Heidi Rubin leverages her litigation background in the legal department at Bell Canada

Rubin applies caution, creativity and legal analysis to mitigate risk

Heidi Rubin leverages her litigation background in the legal department at Bell Canada
Heidi Rubin, assistant general counsel at Bell Canada

Before joining the legal department at Bell Canada, Heidi Rubin built up her litigation experience at various law firms of differing sizes, starting with Davies where she first developed a passion for litigation. Keen to get more court experience and hands-on experience with cases, Rubin made the decision to move to a smaller firm, so she spent seven years at Sack Goldblatt Mitchell LLP where she continued to hone her litigation skills while also working on corporate governance matter for non-profits, and everything from class actions to employment law. Rubin then joined boutique litigation firm Dewart Gleason LLP before making the decision to try something new by using her skills in an in-house role at Bell where she joined as senior counsel in 2014.

Promoted to assistant general counsel at Bell in 2018, Rubin now has responsibility for a bilingual team of around 14 lawyers, paralegals and support staff across Ontario and Quebec, supporting all the different Bell companies on matters including litigation, as well as risk mitigation and compliance, and any other dispute issues.

Rubin is also currently grappling with Quebec’s new French language law – Bill 96.

“We’re always striving to be ahead of the game with compliance with all of the relevant statutes and laws that apply to us,” says Rubin. She is also mindful of changing regulations and the Canadian Radio-television and Telecommunications Commission initiatives to ensure that Bell remains compliant.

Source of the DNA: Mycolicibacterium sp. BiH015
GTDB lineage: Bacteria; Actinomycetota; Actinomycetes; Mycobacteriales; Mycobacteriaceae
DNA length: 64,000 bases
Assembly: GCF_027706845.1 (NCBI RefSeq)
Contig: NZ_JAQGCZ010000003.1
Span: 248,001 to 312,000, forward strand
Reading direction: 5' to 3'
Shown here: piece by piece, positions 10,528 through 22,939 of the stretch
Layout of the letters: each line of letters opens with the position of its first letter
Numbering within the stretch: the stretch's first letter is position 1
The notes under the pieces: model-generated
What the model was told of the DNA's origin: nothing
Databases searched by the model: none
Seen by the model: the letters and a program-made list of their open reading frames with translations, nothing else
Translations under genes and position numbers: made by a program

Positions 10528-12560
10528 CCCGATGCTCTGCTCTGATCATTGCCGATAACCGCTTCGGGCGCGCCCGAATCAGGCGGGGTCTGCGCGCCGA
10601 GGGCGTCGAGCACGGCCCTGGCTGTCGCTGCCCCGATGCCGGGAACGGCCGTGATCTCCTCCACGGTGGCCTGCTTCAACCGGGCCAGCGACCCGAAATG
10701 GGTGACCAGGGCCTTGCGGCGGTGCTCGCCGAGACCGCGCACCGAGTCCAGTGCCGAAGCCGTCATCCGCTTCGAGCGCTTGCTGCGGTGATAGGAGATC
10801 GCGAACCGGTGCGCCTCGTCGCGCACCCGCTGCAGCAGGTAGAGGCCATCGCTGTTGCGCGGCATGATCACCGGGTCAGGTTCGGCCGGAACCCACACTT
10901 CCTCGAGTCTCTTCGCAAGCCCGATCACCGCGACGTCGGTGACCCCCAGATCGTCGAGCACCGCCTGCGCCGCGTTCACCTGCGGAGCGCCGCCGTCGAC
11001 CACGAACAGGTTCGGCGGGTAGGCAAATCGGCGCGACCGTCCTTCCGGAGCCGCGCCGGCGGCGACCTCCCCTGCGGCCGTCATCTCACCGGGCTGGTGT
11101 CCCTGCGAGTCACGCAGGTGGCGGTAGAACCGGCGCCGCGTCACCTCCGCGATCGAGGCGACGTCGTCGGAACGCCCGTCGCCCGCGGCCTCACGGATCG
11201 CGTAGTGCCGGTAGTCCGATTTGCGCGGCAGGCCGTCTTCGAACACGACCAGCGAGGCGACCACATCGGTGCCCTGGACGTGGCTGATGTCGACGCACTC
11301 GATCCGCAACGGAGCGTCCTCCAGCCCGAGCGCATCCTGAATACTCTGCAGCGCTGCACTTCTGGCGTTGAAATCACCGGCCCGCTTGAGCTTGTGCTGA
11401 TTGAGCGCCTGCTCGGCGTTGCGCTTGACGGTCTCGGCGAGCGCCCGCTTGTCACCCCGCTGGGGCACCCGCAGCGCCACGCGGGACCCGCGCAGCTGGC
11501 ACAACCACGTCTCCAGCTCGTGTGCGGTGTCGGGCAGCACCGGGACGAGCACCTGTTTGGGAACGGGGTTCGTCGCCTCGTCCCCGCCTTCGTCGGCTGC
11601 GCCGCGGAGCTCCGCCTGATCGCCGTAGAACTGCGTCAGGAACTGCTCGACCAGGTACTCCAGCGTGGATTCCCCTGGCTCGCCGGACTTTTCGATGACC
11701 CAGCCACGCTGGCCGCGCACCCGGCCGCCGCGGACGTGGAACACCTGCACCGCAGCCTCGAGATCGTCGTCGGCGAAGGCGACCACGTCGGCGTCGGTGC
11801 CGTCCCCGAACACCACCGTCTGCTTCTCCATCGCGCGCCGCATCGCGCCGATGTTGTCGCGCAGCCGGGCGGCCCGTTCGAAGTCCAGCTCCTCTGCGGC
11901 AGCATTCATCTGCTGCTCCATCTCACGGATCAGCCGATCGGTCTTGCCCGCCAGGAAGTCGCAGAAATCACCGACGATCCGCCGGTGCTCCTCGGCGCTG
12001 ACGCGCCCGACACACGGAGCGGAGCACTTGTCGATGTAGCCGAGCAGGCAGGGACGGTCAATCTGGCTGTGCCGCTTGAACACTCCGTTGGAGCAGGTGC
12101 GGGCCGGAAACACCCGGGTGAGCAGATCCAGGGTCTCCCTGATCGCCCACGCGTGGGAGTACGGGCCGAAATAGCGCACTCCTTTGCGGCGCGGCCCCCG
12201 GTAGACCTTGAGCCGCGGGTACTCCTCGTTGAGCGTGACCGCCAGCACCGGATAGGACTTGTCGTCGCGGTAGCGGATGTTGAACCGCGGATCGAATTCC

When it comes to managing risk, Rubin applies caution, creativity and legal analysis, while also keeping an eye on the business destination.

“We’re trying to facilitate what the business wants to do, and to improve and deliver value to the shareholders so, while we have a mandate to mitigate risk, we also try as best we can to be partners in the business objective, and try to find a way around that risk to get them to the destination they want to achieve,” says Rubin.

The legal department at Bell stays close to the business by assigning a small group to each new file. This group works closely with all related departments, creates engagement with other business stakeholders, and keeps the communication flowing to ensure that all parties are providing input to the initiative, Rubin says.  

“This way we can get things done faster and keep everybody rowing in the same direction,” she says. “We’re trying to work hand in hand with other departments at every material step of a project so that we always have engagement from those departments.”

The legal team at Bell often seeks external counsel help for a variety of matters so they seek teams that offer high quality work at a reasonable cost.

Although there are certain matters for which they will spend money for “the Cadillac of legal services”, Rubin says: “95 percent of the time we’re looking for the most crisp arguments, the best writing, the best advocacy, and high quality work and efficiencies at a cost that reflects good value.” She also favours counsel who bring enthusiasm and energy to a file, particularly as the team at Bell works closely with external counsel partners, and sometimes acts as co-counsel on litigation files.

Keeping up morale and helping the team re-gain the work-life-balance that was lost during the pandemic are among Rubin’s priorities this year. This includes seeking efficiencies by automating processes as much as possible to free up time for more strategic work.

Rubin is also focused on helping the team resume the pre-pandemic culture of personal interactions, and face-to-face meetings with stakeholders.


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